By Whitney Cranshaw, Colorado State University Cooperative Extension specialist, entomology
Clover mites make their appearance early each spring. These tiny, long-legged mites thrive during the cooler season, building up large populations on grasses and other plants. They may kill out grass near buildings during March and April, but they get our attention when they invade our buildings.
Clover mites appear as thousands of little walking dust specks. You might see them on walls, draperies and around south-and-west-facing windows. When crushed, they leave a reddish smear.
Clover mites do not bite, feed on household items or survive indoors for long. They may, however, use your home for shelter or lay eggs or shed their skin in exterior walls. When warm weather returns, they lay eggs that hatch after fall frosts begin.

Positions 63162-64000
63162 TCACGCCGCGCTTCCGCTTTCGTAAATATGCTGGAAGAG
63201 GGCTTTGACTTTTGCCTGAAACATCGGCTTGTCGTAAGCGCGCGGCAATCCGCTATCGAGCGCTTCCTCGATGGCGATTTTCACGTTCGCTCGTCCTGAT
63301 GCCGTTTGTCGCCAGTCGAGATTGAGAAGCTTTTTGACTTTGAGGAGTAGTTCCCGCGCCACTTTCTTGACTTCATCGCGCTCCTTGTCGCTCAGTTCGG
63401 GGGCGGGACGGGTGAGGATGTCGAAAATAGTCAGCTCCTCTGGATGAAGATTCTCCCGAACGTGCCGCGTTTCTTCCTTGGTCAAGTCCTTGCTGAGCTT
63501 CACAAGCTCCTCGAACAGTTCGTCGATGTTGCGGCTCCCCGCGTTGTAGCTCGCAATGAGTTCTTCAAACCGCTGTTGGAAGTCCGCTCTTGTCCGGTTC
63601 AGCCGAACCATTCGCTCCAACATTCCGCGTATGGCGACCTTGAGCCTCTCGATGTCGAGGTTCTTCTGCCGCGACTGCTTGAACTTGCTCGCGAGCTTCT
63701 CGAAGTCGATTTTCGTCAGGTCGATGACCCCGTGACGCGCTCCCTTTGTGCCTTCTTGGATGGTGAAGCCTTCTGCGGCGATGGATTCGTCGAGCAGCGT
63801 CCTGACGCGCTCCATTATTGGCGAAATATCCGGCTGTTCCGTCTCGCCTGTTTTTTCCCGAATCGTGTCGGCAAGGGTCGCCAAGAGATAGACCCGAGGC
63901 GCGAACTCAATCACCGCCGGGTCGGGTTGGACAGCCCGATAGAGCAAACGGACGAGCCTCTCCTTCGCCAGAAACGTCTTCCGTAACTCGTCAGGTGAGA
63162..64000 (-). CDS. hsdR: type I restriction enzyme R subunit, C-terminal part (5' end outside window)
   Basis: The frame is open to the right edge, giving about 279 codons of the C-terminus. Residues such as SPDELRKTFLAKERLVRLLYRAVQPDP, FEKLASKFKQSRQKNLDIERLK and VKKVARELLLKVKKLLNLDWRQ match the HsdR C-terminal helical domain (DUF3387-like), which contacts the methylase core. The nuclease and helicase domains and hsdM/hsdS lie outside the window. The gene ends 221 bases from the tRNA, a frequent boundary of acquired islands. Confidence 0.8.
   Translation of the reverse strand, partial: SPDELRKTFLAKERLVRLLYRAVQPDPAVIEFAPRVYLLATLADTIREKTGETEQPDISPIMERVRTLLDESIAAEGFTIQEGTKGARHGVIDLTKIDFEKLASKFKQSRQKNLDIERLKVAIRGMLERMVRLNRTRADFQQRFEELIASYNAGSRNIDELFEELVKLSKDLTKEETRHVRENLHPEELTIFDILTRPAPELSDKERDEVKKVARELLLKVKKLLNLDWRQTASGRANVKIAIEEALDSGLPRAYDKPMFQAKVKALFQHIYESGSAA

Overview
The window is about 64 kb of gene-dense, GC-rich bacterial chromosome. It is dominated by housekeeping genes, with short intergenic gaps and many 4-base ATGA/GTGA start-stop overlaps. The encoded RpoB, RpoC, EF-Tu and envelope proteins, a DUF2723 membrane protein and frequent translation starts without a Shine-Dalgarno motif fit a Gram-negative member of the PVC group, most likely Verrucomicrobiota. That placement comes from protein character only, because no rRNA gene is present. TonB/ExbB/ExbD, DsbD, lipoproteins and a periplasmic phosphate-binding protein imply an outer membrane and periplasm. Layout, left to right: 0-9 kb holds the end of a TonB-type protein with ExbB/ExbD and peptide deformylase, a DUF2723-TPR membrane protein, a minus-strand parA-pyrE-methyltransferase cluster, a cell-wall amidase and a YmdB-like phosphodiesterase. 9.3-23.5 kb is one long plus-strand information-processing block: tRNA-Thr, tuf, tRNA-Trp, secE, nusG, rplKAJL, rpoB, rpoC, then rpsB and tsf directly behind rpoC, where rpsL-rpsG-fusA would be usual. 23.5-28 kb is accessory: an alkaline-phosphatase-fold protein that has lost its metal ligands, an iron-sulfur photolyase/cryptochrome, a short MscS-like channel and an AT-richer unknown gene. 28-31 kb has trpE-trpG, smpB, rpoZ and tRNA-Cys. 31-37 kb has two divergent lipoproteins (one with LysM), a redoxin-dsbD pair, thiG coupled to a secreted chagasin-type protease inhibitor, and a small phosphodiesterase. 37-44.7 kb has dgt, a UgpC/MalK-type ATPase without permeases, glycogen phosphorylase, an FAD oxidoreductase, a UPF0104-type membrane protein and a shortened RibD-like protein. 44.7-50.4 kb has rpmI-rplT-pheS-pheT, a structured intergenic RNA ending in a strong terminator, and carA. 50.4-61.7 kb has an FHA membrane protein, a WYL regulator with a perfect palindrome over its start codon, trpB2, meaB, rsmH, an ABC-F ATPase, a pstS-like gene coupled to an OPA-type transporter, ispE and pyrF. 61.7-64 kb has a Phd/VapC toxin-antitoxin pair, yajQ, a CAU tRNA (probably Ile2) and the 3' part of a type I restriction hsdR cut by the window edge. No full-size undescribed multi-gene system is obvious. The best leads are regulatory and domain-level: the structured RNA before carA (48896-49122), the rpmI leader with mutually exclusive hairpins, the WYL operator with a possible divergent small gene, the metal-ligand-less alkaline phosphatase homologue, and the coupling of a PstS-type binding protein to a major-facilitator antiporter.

To control, try removing grass in an 24-inch strip around the foundations of your home. Vacuum mite infestations in the home. For other recommendations, contact your local Cooperative Extension office.
Photos: Purdue University
© CSU/Denver County Extension Master Gardener 2010
888 E. Iliff Avenue, Denver, CO 80210
Date last revised: 01/05/2010